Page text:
Subject: Australia Church Group Mixes with Politics
[see http://www.ncca.org.au/ for kit]
Courier Mail (Queensland, Australia)
August 27, 2004 Friday
CHURCH GROUP MIXES WITH POLITICS
AUSTRALIA'S peak church body has urged Christians to push for the signing of the Kyoto protocol on global warming and a review of East Timor's claim to oil and gas revenues.
In the lead-up to the federal election, the National Council of Churches has released an information kit which echoes many of the policies of non-government parties.
The kit calls on Australian Christians to urge political backing for Australia's full participation in the Kyoto protocol, the International Court of Justice, the UN anti-torture protocol and a better oil and gas revenue deal for East Timor.
It also asks Christians to quiz candidates and parties on Australia's motivation for going to war.
The churches ask Christians to vote for candidates who would repeal laws allowing temporary protection visas for refugees, excising parts of Australia from the migration zone and opposes the coalition's so-called Pacific Solution for detaining boatpeople.
They also call for an apology to indigenous people.
Council president the Rev Professor James Haire said yesterday the kit was not an attack on the Government.
"I would see it purely as raising a number of important moral and ethical issues."
The West Australian (Perth)
August 27, 2004 Friday
Churches support Labor's policies
Churches have given the Labor Party a boost through an election briefing kit which endorses key ALP policies in what could be a crucial influence in a close Federal election.
The National Council of Churches endorses policies supported by Labor, such as the Kyoto Protocol on greenhouse emissions and a review of East Timor oil and gas revenue.
It also attacks policies supported by the Federal Government, such as those relating to illegal immigration and migration zones.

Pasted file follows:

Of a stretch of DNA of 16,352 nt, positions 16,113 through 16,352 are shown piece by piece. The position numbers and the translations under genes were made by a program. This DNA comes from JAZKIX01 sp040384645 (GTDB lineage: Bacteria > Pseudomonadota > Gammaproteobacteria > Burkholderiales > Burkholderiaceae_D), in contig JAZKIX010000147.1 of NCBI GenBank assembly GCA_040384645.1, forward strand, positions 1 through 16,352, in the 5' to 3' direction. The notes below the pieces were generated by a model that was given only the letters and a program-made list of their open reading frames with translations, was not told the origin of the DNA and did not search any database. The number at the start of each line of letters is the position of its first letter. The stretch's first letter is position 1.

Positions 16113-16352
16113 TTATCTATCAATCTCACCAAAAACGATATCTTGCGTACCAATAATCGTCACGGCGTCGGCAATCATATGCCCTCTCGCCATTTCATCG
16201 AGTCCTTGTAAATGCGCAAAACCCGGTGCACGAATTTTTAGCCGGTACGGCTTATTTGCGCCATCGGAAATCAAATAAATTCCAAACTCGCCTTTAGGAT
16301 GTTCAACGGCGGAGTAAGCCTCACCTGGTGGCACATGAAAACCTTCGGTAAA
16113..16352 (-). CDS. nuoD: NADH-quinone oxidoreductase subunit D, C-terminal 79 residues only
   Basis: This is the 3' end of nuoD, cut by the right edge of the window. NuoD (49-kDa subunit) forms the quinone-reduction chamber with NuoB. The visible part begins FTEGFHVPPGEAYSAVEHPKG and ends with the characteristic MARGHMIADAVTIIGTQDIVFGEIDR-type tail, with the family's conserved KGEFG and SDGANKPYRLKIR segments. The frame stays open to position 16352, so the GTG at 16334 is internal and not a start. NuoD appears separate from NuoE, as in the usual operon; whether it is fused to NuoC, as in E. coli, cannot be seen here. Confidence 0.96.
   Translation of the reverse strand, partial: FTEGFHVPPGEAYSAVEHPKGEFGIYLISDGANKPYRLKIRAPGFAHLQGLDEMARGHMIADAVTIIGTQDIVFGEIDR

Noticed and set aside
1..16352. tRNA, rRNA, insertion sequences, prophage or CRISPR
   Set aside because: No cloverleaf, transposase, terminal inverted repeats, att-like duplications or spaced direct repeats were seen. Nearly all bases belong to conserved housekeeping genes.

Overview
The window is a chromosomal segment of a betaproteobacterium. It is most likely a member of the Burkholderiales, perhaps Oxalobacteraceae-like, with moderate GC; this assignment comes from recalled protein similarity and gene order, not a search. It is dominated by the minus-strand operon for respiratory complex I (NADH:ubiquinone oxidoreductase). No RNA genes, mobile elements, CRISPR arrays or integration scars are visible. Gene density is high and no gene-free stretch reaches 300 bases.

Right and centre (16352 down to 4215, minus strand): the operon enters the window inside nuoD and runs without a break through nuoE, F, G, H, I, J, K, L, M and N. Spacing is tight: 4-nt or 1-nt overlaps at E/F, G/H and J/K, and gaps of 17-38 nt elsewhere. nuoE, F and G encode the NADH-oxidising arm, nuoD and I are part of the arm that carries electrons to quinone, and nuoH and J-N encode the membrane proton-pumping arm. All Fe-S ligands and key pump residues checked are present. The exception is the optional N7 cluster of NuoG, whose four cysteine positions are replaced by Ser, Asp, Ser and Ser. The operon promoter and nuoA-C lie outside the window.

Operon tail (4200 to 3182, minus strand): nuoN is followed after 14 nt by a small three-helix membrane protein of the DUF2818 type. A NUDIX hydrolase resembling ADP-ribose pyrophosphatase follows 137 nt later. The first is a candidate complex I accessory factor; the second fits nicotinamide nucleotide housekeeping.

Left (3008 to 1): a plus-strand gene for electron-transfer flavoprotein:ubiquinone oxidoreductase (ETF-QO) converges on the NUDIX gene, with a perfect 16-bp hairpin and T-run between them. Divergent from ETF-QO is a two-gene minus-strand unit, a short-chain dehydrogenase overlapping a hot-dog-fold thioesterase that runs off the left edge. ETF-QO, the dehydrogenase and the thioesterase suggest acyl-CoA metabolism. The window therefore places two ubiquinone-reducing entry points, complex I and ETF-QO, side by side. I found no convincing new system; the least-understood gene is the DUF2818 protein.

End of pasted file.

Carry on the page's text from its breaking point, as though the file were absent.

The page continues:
Anglican Archbishop and administrator David Murray denied it was a push for the Labor Party, and said it was appropriate for the Church to speak up on political issues.
"I think the Church has a mind of its own and if their issues happen to be along party lines, that is just a coincidence,'' he said. "It is not intended to be partisan."
Archbishop Murray said the Christian church had been speaking out on political matters for 2000 years but denied the national council had aligned itself politically.
He was uncertain whether it would have any impact on the election.
The council represents most major churches, including Catholic, Anglican and Uniting.
Catholic Archbishop of Perth Barry Hickey, who was not familiar with the document, said religion should not take a partisan approach because it compromised voters' freedom of choice.
Churches of Christ executive minister Barry Austin said his Church would not advocate about specific policies. But he said it was important for churches to speak out generally on political matters. "If the church doesn't get involved it is falling short of its God-given role to change society," he said.
The kit advocates a move to have the United Nations take on a more multilateral role and criticises Australia for following unilateral policies modelled by the United States.
It also opposes the Government's policy of detention of boat people on Pacific islands and asks Christians to vote for a party which would repeal legislation excising parts of the country from the migration zone.
Perth Biblical College chief executive David Smith said the document could have an impact on the election.
Prime Minister John Howard's office declined to comment.
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